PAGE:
Forest Bard 1
“I have something for you,” said the man in the floppy hat, coming up to me in the park while I was taking pictures of ruby-crowned kinglets. I’d seen him earlier but walked along a different path so I could concentrate on photography. But now here he was again, green raincoat damp from the spring “mizzle,” as we call it here in Seattle.
“Here you go,” he said, handing me a folded piece of paper. I unfolded it and read:
Nature always is there
if we but take the time
to pay attention to its rhythm.
Our tension decreases as we do.
/ / /
Nature is the handmaiden
to the Spirit, we find God in nature.
His gift was delightful. I introduced myself and learned his name was Chris. It turns out he’s actually pretty well-known in our forest, offering his poems to passersby in the park. It occurred to me that my students might really enjoy the poem, so with Chris’s permission I took his photo to share along with his creativity.
My students loved the poem, and one of them said, “We should send him a thank-you note!” So we passed around a piece of paper for short messages, and I carried it with me when I walked in the forest, never knowing when I might encounter Chris again.
“I have something for you,” I told him when I saw him a few days later, and handed him the students’ note.
I think he got a bit teary-eyed reading their warm response, and it probably didn’t hurt that an audience of his friends was watching all this appreciation.
A few days later I again ran into Chris.
“I have something for you,” he said, “but it’s in my car.” I needed to get back home to grade papers, so I hesitated. But when he continued, “It’s actually for your students,” I came to my senses. On our walk to the car, I learned that he’s Dublin-born Irish and not only a poet, but a true philosopher, speaking with depth and passion about life’s lasting lessons.
Out of the trunk of his car he pulled another handwritten note, this time written directly to my students, with a short story and poem composed especially for them. He wrote of kindness and the spreading ripples of gifts, and how it is in giving that we truly receive. The following day, during our last class together, I gave each of my students a copy of the message of the Forest Bard as a keepsake.
Forest Barred 2
Each time I walk in my park, I check out the overhanging pines where our resident Barred Owls hang out. I’d been getting kind of worried because I’d only seen one of the two owls regularly since we had an unexpected snow a few weeks ago. I’d even looked around on the ground after the snow melted, hoping not to find a deceased, thawing owl.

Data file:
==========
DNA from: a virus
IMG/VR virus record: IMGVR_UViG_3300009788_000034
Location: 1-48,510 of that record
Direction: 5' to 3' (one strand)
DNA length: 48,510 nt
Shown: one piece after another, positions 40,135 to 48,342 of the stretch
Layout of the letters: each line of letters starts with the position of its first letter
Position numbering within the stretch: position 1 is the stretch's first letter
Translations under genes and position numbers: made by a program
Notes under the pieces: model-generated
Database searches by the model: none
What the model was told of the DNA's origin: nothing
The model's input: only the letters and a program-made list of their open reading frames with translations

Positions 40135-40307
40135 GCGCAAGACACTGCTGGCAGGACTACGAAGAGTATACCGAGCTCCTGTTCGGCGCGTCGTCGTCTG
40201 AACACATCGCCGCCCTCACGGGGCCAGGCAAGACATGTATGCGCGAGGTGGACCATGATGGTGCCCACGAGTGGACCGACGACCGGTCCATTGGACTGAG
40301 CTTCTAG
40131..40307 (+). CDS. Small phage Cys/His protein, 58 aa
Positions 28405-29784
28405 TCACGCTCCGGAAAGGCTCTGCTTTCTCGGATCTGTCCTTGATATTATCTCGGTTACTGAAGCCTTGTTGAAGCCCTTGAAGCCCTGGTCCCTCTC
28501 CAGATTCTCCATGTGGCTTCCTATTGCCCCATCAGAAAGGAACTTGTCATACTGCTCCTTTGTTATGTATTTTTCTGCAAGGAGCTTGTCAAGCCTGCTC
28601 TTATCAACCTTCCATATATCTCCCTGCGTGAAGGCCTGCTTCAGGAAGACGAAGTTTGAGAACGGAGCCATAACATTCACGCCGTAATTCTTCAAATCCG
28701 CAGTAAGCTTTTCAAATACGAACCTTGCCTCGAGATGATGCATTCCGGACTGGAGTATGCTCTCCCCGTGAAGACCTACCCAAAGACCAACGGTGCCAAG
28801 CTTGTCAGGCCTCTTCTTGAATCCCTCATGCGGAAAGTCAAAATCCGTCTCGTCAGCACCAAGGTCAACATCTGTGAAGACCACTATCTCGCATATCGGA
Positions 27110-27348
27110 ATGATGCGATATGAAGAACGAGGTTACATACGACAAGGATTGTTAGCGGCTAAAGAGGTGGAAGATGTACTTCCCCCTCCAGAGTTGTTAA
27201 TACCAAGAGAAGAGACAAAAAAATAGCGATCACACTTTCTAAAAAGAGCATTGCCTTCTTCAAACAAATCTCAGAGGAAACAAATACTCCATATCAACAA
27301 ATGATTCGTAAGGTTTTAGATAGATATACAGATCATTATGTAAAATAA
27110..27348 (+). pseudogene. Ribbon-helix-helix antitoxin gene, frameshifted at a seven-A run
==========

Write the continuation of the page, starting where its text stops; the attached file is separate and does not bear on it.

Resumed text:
Since I’d had to detour to the parking lot for Chris to pass along his gift to my students, I ended up taking a different-than-usual route back home, which took me past the owl nest box put up three years ago by our local parks crew.
As always, I took out my binoculars to check the nest box, even though it had been unoccupied except for the occasional squirrel for almost a year. And I was astonished to see a gray arch – the top of a Barred Owl’s head!
After an unsuccessful nesting season last year, our owls are trying again. Spring is finally seeping through the wet gray forest.
Several years ago, I lived in a valley in another part of my city, about a half-hour walk from work. My walk took me up a substantial hill and through a variety of neighborhoods with a range of reputations.
It was an unusually clear winter morning. As I crested the hill near my workplace, thinking about the day ahead, a man in dirty clothes was hanging out on the steps of an old apartment building, leaning on a broom. I tried not to avoid him too obviously, but he called out to me, words I couldn’t make out, and showed me a gap-toothed grin. Reluctantly, I paused and asked him what he’d said. He mumbled something again.
“I’m sorry,” I said, “I still didn’t catch that.”
“The mountains. Ain’t the mountains pretty this morning?”
This urban angel with subtle shimmering wings had woken me up not only to the snowy Olympic Mountains glowing through the skyscrapers on the western horizon. He’d opened my eyes to my own blindness.
^ ^ ^
Bards, barreds, urban angels. Amazing what you can learn when you’re willing to see what’s in front of you.
[Chris’s story and photos are shared with his permission.]